The Long Road to Making Nurses Week Official
National Nurses Week is celebrated every year from May 6 to 12, recognizing a profession that impacts the health and well-being of all Americans. This year, the work of nurses resonates more than ever, with RNs among the healthcare professionals saving lives on the front lines of the COVID-19 pandemic.
Although initial efforts to recognize the work of nurses on a national scale started in 1953, Nurses Week has only been an annual event since the 1990s. Here's a look at the history of National Nurses Week in the United States.
The beginnings of nursing as a profession
Florence Nightingale's work laying the foundation of modern nursing is well known. In the United States, efforts to train nurses also began during the 19th century. During the American Civil War, 20,000 nurses cared for soldiers, demonstrating a need for the profession. In 1873, three nursing programs were established in Boston, New York and New Haven based on Nightingale's principles, and this signaled the start of professional nursing education in the United States.
Soon, there was a need to create national standards for nurse training, licensure and ethics. The first iteration of the American Nurses Association (ANA) was established in 1896 to guide the profession.
Early efforts to recognize nurses
According to the ANA, the first seeds for Nurses Week were planted in 1953 by Dorothy Sutherland, who worked with the U.S. Department of Health, Education and Welfare. She suggested to President Eisenhower that Nurse Day be held to raise awareness of the work of American nurses.
Although this wasn't realized, the first National Nurse Week did take place in October 1954, commemorating the 100th anniversary of Florence Nightingale's work in Crimea. An unsuccessful bill to establish National Nurse Week was introduced in Congress the next year.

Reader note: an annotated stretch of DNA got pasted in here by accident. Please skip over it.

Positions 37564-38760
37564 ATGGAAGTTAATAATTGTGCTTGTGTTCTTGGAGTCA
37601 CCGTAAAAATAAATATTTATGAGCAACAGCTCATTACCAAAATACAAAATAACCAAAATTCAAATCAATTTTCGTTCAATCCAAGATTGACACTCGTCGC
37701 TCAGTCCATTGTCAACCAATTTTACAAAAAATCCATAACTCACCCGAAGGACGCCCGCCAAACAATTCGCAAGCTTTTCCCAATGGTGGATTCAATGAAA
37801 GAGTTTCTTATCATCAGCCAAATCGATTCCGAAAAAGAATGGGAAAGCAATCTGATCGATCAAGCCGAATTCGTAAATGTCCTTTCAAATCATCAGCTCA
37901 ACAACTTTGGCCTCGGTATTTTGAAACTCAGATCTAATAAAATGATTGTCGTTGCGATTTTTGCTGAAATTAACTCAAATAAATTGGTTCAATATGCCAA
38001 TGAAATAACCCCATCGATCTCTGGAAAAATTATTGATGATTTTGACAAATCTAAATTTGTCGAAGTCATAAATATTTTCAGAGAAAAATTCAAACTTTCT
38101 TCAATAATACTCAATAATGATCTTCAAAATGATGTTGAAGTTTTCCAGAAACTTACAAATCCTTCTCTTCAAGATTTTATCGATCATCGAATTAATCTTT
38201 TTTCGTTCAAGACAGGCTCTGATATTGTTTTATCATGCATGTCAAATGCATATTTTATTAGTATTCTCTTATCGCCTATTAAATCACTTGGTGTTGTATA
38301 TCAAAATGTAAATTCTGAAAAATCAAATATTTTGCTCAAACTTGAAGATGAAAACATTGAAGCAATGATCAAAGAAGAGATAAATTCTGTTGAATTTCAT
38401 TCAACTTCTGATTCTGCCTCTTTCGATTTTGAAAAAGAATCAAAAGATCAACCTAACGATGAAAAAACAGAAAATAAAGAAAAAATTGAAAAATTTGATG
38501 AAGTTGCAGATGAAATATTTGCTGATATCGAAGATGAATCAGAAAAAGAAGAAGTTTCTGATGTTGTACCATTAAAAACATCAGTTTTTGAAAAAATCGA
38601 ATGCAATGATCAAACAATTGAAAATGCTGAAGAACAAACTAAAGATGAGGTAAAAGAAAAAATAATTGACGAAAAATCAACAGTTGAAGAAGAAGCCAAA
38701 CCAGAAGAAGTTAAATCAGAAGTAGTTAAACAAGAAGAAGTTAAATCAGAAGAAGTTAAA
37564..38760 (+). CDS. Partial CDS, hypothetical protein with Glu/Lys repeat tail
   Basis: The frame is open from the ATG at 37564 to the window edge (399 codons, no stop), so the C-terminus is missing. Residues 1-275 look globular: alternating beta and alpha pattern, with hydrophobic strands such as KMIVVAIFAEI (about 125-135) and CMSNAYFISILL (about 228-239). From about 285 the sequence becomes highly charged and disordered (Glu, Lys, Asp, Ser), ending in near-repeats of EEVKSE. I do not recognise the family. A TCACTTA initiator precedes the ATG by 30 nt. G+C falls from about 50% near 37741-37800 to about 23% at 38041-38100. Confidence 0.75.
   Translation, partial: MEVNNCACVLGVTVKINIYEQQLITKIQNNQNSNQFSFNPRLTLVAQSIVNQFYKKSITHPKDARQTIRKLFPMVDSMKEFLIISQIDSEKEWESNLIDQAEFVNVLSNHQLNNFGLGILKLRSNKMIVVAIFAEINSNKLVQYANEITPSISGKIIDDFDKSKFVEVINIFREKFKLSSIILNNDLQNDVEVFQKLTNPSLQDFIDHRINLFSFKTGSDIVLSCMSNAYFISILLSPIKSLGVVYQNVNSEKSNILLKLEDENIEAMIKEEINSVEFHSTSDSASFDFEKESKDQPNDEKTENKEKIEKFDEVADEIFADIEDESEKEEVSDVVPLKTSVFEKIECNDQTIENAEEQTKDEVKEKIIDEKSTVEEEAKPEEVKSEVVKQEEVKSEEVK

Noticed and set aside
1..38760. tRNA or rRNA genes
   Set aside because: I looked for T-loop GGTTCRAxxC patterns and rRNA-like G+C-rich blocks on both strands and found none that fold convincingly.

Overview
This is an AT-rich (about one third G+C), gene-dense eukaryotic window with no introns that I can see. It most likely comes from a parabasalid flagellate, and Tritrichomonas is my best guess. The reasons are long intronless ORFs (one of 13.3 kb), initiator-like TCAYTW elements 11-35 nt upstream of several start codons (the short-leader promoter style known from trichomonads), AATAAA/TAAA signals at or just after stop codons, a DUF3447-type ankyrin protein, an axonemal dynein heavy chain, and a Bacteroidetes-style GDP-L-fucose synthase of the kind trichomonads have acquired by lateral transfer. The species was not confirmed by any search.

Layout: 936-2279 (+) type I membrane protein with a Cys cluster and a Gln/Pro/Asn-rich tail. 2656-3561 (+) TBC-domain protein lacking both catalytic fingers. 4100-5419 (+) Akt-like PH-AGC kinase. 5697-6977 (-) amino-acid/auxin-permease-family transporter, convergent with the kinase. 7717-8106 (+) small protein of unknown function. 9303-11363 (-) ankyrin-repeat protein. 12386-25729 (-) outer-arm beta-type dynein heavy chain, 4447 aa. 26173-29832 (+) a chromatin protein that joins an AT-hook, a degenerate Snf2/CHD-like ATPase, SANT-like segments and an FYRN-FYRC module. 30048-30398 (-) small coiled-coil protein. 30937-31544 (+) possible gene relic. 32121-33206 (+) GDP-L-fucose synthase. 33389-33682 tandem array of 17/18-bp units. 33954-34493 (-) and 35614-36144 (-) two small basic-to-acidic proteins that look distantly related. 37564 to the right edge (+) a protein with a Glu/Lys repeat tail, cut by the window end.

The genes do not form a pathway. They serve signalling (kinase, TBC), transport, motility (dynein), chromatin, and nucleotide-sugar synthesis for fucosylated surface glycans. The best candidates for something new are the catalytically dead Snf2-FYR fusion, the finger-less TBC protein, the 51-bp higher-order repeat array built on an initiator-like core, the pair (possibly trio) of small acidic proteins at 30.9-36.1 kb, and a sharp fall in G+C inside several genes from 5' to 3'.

Sutherland continued to raise awareness of the work of nurses. In 1963, she described in the American Journal of Nursing how patients see nurses as the face of healthcare because they're the ones patients are most in contact with. To the patient, "the nurse is the hospital…not the vast network of employees and behind-the-scenes facilities," she wrote.
First presidential proclamation recognizing nursing
Nursing soon grew rapidly as a profession. In the 1960s, nurses began specializing in intensive care and other hospital units, and nurse practitioners started delivering primary care services. By 1974, when President Nixon issued the first proclamation recognizing National Nurse Week in February, nursing had evolved significantly in the United States.
President Nixon's proclamation highlighted how nursing improves health services for Americans. "For their dedication and for their constantly expanding skills...nurses merit the highest measure of personal and professional regard," the proclamation stated.
Nurses Week becomes permanent
Efforts to recognize nurses continued in the following years. New Jersey declared May 6 as Nurses Day in 1978. A number of organizations worked together to designate a national day for nurses in the early 1980s, spearheaded by a congressman in New Mexico.
A turning point in the history of National Nurses Week came in 1982 as Ronald Reagan proclaimed May 6 as National Recognition Day for Nurses. His proclamation noted that scientific advancements "have dramatically expanded the role of nurses" and that "their knowledge and skills have increased to keep pace with new technologies and methods of treatments."
In 1991, National Recognition Day for Nurses shifted into a week-long event. National Nurses Week as we know it today was set permanently as May 6 to 12, beginning in 1994. Events take place across the country during this week, culminating on International Nurses Day, which is also Florence Nightingale's birthday.
The continuing impact of the nursing profession
Although it took some time to create National Nurses Week, the work of nurses is widely respected. In 2019, 85% of Americans ranked nursing as the most honest and ethical profession for the 18th consecutive year.
Over 4 million nurses are at the heart of the healthcare system in the United States. They deliver empathetic, expert care, whether managing a patient's ongoing needs or stepping up during a public health crisis. As changes in demographics and policies continue to impact healthcare, nurses can expect to take on an increasingly important role.
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